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Elizabeth's Gone Raw, Chef Elizabeth Petty and DC's First Raw Vegan Restaurant at McPherson Square


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The raw food community I tap into periodically has been bounding with excitement about Elizabeth's Gone Raw.

Open since this summer, I've learned that Elizabeth's Gone Raw is an "occasional" restaurant offering seatings about once a month. October 29 is the next seating, November 20 after that. The Washington Post covered the story back in July. Bloggers have posted various reviews.

From a culinary diversity perspective, I find the tastes and textures of "gourmet raw vegan" astonishingly fascinating. Dehydration, sprouting, and other methods not only boost nutrition, but provide otherwise unachievable sensations. That's a long-winded way of saying it's interesting, yo, and often powerfully tasty.

I'm probably going to hit a seating on the calendar in the near future. Will report back on the ins and outs of veggies and sprouts. In the meantime, if anyone else gives it a whirl, would welcome hearing your verdict.

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The raw food community I tap into periodically has been bounding with excitement about Elizabeth's Gone Raw.

Open since this summer, I've learned that Elizabeth's Gone Raw is an "occasional" restaurant offering seatings about once a month. October 29 is the next seating, November 20 after that. The Washington Post covered the story back in July. Bloggers have posted various reviews.

From a culinary diversity perspective, I find the tastes and textures of "gourmet raw vegan" astonishingly fascinating. Dehydration, sprouting, and other methods not only boost nutrition, but provide otherwise unachievable sensations. That's a long-winded way of saying it's interesting, yo, and often powerfully tasty.

I'm probably going to hit a seating on the calendar in the near future. Will report back on the ins and outs of veggies and sprouts. In the meantime, if anyone else gives it a whirl, would welcome hearing your verdict.

I was there for dinner a few Fridays ago. It was a four-course tasting menu, with wine pairings. The service was very gracious and friendly, which is always a great way to start a meal. When we sat, they started us with kale chips, a uniquely tasty, crispy chip that we very much enjoyed. The other courses were pretty good. There wasn't anything in any of the courses that I found exotic because it was raw--a vietnamese spring roll works fine, for instance, without any cooking at all. Likewise, we had thai noodles, which don't require any heat to soften and which were served with a nicely spicy peanut sauce. The other course, as I remember it, was a flax and hempseed flatbread with green hummus, the flatbread made semi-crispy from dehydration.

The meal was pleasant and we enjoyed it. We walked away with the feeling that they did a great job using a limited palette of ingredients and tools to make a very nice meal, which is perhaps the point. And maybe raw food is more nutritious as well. But in retrospect, I do wish that they would have stretched a bit more and tried to introduce something into the meal that was both raw and far afield from standard, cooked preparations.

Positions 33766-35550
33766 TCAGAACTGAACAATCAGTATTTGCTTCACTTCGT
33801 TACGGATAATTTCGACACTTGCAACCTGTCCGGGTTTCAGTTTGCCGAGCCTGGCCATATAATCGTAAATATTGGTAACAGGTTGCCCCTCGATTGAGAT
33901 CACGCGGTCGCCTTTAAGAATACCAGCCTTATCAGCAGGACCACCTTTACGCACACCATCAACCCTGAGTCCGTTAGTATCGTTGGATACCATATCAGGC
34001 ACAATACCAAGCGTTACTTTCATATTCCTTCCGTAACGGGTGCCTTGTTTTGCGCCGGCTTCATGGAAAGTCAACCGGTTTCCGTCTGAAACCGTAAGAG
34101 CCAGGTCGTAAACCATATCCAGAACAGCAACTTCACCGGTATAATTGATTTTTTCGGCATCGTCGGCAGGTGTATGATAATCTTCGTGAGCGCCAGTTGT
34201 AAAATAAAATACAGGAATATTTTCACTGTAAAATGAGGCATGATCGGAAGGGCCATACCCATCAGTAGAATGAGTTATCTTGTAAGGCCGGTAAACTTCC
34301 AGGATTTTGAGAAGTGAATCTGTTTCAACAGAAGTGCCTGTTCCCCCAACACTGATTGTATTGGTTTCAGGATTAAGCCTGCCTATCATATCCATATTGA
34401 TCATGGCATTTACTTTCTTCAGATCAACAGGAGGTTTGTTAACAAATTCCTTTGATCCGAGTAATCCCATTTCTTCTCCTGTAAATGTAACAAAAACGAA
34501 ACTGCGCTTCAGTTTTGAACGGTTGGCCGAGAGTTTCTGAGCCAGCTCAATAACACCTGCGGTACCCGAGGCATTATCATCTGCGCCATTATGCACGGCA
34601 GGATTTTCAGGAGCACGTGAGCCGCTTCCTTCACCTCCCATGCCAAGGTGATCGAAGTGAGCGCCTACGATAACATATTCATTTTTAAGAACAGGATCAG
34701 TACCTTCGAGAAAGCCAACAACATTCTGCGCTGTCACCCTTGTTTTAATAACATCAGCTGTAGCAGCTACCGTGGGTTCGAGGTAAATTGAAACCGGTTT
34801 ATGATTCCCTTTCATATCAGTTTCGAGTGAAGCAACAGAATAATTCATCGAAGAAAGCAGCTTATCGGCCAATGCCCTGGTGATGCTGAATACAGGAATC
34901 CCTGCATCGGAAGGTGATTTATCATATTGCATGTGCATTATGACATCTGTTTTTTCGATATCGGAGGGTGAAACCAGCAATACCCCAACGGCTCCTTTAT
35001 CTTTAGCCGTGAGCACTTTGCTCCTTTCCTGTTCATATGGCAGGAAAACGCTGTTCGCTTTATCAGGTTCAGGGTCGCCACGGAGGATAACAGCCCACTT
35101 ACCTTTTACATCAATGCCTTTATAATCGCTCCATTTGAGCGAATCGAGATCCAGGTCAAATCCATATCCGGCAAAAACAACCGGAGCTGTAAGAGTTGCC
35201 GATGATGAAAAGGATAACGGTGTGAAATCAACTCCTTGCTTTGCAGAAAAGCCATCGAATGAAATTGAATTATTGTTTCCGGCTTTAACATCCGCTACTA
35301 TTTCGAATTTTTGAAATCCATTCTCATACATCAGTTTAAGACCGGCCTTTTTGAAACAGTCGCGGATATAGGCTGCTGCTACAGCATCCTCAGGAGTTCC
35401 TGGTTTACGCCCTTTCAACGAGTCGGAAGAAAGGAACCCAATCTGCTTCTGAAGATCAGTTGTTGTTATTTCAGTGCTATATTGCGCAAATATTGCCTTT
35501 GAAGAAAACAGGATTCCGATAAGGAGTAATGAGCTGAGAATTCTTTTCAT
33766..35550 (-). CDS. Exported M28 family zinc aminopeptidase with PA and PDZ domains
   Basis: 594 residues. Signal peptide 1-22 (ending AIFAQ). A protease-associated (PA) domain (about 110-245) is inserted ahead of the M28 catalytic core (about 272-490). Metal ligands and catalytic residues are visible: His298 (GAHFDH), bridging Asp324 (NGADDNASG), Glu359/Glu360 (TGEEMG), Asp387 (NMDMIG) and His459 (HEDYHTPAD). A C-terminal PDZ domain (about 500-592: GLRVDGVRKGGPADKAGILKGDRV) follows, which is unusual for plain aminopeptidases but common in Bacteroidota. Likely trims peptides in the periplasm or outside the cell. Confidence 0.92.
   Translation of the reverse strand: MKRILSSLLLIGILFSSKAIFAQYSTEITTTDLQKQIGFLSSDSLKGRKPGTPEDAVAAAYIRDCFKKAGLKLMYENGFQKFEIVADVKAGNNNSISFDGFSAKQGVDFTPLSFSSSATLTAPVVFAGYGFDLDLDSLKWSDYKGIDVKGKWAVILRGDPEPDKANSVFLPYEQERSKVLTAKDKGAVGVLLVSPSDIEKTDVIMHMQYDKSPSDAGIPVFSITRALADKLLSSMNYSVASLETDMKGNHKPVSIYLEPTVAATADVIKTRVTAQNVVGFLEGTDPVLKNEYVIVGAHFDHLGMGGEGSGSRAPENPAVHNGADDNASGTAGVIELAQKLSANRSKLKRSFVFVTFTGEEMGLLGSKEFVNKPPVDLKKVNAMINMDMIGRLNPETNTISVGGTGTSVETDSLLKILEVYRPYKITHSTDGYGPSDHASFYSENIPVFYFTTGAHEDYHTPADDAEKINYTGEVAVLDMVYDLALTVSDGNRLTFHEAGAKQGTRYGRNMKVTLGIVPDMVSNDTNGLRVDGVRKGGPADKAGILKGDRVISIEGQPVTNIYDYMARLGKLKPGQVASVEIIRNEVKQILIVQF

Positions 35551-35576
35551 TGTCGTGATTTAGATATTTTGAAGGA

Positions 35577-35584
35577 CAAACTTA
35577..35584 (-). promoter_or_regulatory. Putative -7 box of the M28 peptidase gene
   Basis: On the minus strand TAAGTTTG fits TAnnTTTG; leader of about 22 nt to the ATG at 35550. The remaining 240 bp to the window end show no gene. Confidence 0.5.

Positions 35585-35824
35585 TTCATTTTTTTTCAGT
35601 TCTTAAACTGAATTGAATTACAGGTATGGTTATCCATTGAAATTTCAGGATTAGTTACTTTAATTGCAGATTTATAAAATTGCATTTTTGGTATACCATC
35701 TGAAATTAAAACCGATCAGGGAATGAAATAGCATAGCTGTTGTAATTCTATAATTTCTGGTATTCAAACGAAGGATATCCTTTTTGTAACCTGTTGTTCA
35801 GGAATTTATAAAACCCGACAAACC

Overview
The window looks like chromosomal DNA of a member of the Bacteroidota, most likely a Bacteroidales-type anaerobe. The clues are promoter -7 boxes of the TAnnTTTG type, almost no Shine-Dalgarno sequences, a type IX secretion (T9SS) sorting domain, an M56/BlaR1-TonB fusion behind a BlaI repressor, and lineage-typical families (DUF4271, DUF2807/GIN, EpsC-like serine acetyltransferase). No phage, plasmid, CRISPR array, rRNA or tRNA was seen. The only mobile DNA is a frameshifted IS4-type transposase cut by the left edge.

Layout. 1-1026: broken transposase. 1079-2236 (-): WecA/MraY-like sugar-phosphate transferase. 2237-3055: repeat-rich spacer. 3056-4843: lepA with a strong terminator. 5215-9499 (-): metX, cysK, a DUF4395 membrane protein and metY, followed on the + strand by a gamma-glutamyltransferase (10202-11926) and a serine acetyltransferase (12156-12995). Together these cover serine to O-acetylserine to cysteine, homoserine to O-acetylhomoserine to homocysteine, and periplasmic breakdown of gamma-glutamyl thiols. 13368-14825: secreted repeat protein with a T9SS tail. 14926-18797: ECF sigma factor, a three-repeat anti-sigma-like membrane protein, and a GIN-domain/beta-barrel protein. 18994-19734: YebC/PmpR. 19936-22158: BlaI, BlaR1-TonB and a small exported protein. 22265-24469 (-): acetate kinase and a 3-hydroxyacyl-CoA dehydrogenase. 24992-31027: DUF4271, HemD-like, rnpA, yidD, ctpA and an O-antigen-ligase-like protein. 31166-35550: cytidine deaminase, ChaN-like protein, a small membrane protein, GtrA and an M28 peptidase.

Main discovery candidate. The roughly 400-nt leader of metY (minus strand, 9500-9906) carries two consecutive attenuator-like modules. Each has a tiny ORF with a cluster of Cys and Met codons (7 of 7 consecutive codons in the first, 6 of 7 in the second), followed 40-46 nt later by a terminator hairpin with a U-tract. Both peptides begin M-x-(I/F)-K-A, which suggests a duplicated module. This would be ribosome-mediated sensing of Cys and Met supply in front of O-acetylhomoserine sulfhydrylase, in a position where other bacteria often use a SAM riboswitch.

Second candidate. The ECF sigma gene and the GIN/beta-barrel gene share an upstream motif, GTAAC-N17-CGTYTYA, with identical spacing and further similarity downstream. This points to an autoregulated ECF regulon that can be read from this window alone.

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Just out of curiosity, what's vegan about Parmesan? And cream?

Probably created from a nut or seed milk, and never taken above 110 degrees or so. Don't know the details at this particular restaurant, but that's the general rule for "milk" in the raw & vegan recipe box.

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If it's real parmesan, its been cooked to 140 degrees in the production process. If it's vegan "parmesan", its not quite as tasty as sawdust with salt. :(

I make a pretty good creamy nut sauce out of walnuts a la A16. But why call it parmesan cream? Wasn't her whole idea NOT to name things that sound like 'real' cooked food?

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Beyond forums like donrockwell.com, there are "lots of people" who "just don't like" all manner of foods for reasons having nothing to do with allergies or health. Certainly, foods like sweetbreads, vegemite, brussel sprouts and scrapple fall victim to this tendency. But it goes way beyond that. We all have things that don't appeal to us. But many also avoid foods they haven't tried.

Out there, where many aren't that interested in food or aren't that knowledgeable about food or aren't well traveled, open minded, possessing of sophisticated palates and all the other snooty and generally unhelpful labels, there are even people who claim to not even like vegetables. All vegetables. Hard to imagine.

For people like that (who, after all and at least to some degree, are people like all of us too), life often presents moments that are game-changing, eye-opening or evocative of light bulbs flashing over one's head.

Elizabeth's Gone Raw (EGR) is such a lightbulb. I'm as omnivorous, meat-loving, great BBQ-seeking, cheese-favoring, and pasta-appreciating an eater as anyone. But, since I pretty much like anything If Done Well and because I have a +1 following a fairly strict gluten-free and no-processed-food diet, it was a natural decision to try Elizabeth's Gone Raw (EGR).

This week we did. And, the most important thing I can say about EGR is this:

HEADLINE

This is very good--and interesting--food. Secondarily (this is a food board, after all), it's also healthy.